Have you ever had a conversation with someone and later found that they left out specific information that would have made all the difference in your response?
I received a text from someone asking about etiquette and I was sitting at a table full of women, one a pastor. So we discussed the option and gave her our unanimous advice. Later, I found out so much more about the situation.
I know better than to discuss anything important over a text because you can’t see body language or hear voice inflections. This situation seemed so clear cut, I forgot my no text rule over something that may have been important.
I used to think it was okay to speak over the telephone when trying to work out a difficulty until I read an expert on human relationships say that the same problem with texting hurts telephone communication, too. Not enough cues come through technology.
Clear communication is essential for relationships, for teaching, and for reaching people with the gospel.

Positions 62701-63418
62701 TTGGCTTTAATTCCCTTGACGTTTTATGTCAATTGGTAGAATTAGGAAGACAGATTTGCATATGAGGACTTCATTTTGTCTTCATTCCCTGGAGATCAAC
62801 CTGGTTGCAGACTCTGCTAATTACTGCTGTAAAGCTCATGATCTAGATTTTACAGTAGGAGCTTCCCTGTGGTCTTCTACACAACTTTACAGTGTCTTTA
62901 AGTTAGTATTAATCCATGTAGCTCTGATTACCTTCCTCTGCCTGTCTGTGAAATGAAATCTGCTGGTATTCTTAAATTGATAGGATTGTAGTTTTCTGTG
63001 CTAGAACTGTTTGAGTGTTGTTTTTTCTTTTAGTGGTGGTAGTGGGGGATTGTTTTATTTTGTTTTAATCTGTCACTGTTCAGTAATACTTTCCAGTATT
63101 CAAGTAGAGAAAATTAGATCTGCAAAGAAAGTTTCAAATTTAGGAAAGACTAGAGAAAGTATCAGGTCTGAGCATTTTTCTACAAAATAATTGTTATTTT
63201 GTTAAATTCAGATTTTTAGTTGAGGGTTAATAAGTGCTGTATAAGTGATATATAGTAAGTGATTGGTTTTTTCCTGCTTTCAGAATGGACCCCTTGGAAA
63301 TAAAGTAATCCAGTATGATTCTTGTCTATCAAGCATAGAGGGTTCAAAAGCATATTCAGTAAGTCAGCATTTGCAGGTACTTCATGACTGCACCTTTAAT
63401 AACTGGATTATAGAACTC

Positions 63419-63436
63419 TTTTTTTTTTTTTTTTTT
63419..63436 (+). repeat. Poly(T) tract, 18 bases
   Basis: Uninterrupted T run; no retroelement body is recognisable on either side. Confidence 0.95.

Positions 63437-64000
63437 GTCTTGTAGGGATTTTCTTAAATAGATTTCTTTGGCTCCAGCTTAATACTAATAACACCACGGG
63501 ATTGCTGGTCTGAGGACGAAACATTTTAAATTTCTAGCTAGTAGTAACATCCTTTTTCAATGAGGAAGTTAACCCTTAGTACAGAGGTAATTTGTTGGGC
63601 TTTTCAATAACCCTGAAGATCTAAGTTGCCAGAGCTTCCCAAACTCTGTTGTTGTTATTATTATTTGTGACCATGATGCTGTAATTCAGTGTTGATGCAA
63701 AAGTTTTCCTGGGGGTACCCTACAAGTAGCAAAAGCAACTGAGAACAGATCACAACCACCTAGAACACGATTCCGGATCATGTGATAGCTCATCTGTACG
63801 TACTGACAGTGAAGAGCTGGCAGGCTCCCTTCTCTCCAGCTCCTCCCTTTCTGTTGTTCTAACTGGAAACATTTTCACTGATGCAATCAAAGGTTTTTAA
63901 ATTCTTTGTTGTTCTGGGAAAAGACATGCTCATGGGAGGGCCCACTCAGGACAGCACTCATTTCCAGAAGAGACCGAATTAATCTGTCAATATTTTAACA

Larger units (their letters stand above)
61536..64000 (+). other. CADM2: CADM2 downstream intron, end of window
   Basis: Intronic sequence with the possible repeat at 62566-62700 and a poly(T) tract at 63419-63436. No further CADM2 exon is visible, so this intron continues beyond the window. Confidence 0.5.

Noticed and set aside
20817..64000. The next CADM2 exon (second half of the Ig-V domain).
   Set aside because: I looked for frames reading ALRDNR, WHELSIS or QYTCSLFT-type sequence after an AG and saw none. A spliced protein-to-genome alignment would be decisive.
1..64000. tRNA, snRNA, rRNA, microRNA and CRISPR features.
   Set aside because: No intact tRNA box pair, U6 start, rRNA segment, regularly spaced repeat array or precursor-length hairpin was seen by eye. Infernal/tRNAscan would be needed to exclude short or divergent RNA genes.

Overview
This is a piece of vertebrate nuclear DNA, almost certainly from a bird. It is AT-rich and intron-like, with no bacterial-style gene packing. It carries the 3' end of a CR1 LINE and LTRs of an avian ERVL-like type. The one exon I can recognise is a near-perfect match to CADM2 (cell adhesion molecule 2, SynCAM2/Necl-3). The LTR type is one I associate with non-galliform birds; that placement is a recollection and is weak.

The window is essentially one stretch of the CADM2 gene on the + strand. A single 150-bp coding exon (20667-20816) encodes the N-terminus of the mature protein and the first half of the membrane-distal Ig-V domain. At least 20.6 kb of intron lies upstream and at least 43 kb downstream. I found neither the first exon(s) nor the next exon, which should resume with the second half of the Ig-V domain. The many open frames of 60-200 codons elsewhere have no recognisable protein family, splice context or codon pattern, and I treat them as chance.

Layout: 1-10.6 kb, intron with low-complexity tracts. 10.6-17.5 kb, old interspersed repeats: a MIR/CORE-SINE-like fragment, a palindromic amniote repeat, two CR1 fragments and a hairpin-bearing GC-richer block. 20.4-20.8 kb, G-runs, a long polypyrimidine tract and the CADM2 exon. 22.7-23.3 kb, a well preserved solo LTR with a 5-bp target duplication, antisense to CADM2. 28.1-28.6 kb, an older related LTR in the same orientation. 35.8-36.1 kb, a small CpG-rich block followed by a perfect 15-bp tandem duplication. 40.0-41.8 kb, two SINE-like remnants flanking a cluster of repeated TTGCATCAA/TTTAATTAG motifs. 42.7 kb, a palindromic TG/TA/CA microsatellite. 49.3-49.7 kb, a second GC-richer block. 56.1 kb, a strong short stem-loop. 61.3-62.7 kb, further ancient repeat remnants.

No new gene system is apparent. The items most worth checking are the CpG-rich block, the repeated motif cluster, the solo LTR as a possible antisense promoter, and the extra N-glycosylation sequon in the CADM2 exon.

It’s worth the effort to clarify when trying to get an idea across to someone. Listening is worth the time it takes to set aside our own thoughts and agenda and just listen. I’ve learned this the hard way. Proverbs 18:13 (NKJV) says, “He who answers a matter before he hears it, It is folly and shame to him.“
When I worked at a job in my younger years that required me to talk to a client, a man with a severe speech impediment needed to explain things occasionally. I got to the point that I’d fill in the words for him to hurry up the conversation. After a few times of this, he got mad at me and told me to cut it out. I was so embarrassed. He was right, it only made things worse. Years later, I read Proverbs 18:13. Oh, man, if only I’d known this earlier.
I met a neighbor of a person I know, and the neighbor said her neighbor doesn’t exactly lie, but she omits things. “So that is lying, isn’t it?”
Not that we’re supposed to share everything in the world, but leaving things out that are important – well, you get it.
What do you think?